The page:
Often overlooked in his struggles during the final three years at UNC is the fact Bobby Frasor started at PG on a 2006 team that finished second in the ACC at 12-4. For all the hype Greg Paulus has enjoyed at Duke, no one seems to remember that Frasor was actually a better PG than Paulus was when both of them were freshman. Frasor was thrown directly into the fire. Quentin Thomas was still unable to take care of the ball and Frasor was able to do that. Granted he was not Ty Lawson but on a team as young as UNC was in 2006, what Frasor did was nothing short of outstanding. When Lawson was recruited, everyone, including Frasor knew he would be pushed to the bench. At no point was it evident Frasor complained. He understood his role and as a "gym rat" he was always working on finding ways to contribute. That reason alone is why his injuries, especially one coming about two games too late for a redshirt are regarded as so unfair. Here is a kid doing it the right way, making the most of his talents to help the team and for whatever reason he can stay healthy. In his senior season Frasor is healthy but his game has struggled. The shots refuse to fall and watching him you keep hoping. Hoping that the pendulum which has swung so horribly the wrong way for Frasor will swing back in equal measure to the other side. Hoping that for the torn ACL, the foot injury, the denied NCAA appeal that some of those threes will start falling like Wayne Ellington in the 2nd half versus Miami. It would not erase the struggles but it would seem to be fair.
I have often wondered if the guys who rarely play on a team like UNC don't have the best positions in the world. If you are Mike Copeland, Jack Wooten, J.B. Tanner and Patrick Moody, sure you would love to play and contribute. Copeland certainly has in key situations and has never really struck me as a liability. In the case of the other three, they likely have resigned themselves to being what they are: stand-ins for Gerald Henderson, Jeff Teague, Javi Gonzalez or others on a long list of UNC opponents. These guys are the ones show up every day in practice, play their hearts out and do their level best to give the starters something to work against. They do so without glory and honestly they bear the penalty of the regular players blowing the Maryland game. That is the nature of being on a team and for their hard work they are rewarded with front row seats at every game and to be along for the journey. Any one of these guys could be at Elon or Campbell actually getting playing time but if you ask them would they rather be on the court in some sparsely attended Atlantic Sun game or riding along with one of the greatest programs in history the answer is obvious. For these guys, Sunday will be about sharing the stage for once with Hansbroug, Frasor and Green. And if those three and the rest of the regular do a bang up job, maybe they will get some time on the court at the end of the game.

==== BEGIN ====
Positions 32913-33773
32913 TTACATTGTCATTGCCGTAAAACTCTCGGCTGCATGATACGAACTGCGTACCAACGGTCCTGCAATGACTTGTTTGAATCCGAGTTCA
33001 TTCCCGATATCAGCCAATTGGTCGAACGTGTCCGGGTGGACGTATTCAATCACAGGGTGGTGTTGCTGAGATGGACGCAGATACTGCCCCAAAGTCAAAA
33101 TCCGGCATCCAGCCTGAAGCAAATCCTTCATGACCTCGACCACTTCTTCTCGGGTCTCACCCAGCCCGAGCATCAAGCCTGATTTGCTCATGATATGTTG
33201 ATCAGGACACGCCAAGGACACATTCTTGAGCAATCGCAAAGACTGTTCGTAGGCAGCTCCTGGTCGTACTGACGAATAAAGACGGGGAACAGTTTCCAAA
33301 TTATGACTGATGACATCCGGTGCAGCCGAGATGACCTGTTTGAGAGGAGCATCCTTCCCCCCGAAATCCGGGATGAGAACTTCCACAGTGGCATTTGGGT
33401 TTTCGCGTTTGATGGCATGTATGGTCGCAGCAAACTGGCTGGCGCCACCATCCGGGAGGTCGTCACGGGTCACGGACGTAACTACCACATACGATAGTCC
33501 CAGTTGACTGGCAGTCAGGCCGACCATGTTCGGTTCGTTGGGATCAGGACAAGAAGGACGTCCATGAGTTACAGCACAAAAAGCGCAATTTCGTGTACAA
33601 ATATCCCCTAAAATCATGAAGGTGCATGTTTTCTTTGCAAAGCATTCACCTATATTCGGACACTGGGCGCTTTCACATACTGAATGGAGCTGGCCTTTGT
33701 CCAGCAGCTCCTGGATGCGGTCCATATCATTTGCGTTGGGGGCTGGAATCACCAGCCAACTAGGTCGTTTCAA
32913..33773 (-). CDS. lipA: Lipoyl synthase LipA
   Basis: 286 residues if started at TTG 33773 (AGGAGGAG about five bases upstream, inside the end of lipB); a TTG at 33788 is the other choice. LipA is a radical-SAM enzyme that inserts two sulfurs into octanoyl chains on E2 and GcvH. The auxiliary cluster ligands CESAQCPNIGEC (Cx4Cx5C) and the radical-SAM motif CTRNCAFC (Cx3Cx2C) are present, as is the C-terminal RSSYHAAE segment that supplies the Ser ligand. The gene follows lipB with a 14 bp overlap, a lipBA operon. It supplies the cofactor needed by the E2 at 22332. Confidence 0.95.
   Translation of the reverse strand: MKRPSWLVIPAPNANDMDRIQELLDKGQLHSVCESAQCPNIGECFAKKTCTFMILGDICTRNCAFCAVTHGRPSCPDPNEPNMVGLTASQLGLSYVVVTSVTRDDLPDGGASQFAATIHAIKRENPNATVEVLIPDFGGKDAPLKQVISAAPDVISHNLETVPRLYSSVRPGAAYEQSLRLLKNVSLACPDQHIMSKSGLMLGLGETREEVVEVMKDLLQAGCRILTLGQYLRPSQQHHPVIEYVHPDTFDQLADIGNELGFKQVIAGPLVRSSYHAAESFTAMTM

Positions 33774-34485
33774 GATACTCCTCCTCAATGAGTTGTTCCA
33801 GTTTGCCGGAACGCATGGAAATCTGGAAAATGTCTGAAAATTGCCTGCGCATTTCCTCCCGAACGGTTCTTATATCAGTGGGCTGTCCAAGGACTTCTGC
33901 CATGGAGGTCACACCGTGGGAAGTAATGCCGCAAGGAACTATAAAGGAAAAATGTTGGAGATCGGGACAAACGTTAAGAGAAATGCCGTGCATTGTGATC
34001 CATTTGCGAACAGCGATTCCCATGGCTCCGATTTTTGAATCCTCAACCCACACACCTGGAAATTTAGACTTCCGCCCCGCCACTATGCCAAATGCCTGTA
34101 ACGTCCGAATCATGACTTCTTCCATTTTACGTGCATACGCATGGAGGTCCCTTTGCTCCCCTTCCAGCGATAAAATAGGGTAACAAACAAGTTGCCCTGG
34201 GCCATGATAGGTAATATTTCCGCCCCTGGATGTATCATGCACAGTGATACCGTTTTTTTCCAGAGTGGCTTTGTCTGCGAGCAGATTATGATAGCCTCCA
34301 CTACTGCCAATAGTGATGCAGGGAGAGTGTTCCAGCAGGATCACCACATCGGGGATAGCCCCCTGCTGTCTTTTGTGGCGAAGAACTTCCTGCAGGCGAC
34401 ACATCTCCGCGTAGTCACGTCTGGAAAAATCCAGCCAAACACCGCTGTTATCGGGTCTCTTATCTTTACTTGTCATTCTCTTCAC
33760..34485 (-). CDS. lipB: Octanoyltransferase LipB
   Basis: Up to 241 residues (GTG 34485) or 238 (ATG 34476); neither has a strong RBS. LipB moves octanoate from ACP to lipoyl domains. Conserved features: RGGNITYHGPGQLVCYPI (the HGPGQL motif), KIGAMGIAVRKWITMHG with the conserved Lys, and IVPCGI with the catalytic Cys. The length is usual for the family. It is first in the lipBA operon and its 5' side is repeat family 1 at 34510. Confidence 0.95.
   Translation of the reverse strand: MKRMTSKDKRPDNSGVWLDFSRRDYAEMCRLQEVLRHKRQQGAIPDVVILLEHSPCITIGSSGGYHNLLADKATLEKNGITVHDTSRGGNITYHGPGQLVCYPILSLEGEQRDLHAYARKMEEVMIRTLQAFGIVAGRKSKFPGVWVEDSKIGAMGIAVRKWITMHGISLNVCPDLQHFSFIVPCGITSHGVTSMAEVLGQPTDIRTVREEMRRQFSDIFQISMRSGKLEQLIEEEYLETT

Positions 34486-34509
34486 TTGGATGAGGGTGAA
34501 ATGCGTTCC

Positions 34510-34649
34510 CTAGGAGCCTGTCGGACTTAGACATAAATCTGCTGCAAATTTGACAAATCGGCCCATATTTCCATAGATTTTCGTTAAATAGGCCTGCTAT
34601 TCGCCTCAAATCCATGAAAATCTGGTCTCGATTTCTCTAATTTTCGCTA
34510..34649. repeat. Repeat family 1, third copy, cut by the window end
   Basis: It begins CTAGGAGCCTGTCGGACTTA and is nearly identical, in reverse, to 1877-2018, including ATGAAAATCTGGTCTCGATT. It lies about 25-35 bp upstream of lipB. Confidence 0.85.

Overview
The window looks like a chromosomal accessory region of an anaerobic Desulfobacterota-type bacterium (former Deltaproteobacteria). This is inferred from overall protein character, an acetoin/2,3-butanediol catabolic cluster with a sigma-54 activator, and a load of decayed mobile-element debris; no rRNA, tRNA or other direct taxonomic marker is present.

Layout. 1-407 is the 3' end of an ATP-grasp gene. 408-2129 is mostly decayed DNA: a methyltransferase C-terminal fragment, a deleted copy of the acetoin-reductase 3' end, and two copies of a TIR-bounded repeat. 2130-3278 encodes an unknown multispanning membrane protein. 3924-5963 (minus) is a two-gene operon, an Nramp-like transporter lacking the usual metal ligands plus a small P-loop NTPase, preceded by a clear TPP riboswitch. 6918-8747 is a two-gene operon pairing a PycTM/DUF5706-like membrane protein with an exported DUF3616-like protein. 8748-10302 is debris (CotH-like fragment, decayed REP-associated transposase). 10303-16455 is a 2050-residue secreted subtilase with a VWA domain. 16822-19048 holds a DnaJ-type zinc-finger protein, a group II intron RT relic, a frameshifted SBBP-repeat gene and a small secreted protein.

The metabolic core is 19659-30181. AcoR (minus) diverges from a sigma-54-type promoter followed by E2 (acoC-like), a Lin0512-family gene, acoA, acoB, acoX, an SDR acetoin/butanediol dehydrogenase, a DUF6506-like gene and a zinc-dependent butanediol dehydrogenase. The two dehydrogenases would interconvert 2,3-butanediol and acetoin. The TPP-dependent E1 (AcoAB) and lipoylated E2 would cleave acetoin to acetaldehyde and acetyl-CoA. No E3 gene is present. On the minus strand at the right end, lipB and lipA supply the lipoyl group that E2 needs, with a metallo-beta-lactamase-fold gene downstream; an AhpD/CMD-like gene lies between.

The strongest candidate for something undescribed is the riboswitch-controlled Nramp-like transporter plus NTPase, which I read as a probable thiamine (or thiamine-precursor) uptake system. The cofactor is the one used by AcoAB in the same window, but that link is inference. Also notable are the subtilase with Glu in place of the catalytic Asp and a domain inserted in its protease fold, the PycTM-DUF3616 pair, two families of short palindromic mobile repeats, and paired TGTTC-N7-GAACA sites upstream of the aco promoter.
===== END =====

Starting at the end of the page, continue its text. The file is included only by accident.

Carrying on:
The funny thing about Senior Day games is there is still so much that might be written. In the coming 2-3 weeks, this team will take aim at cutting down nets and winning the national title. On Senior Day we will take a moment to reflect on what they have already accomplished and say thank you for representing North Carolina with honor on the court. In a way Senior Day is also a sendoff on a journey that will hopefully end with them back at the Smith Center in April 7th with a NCAA Championship trophy in hand.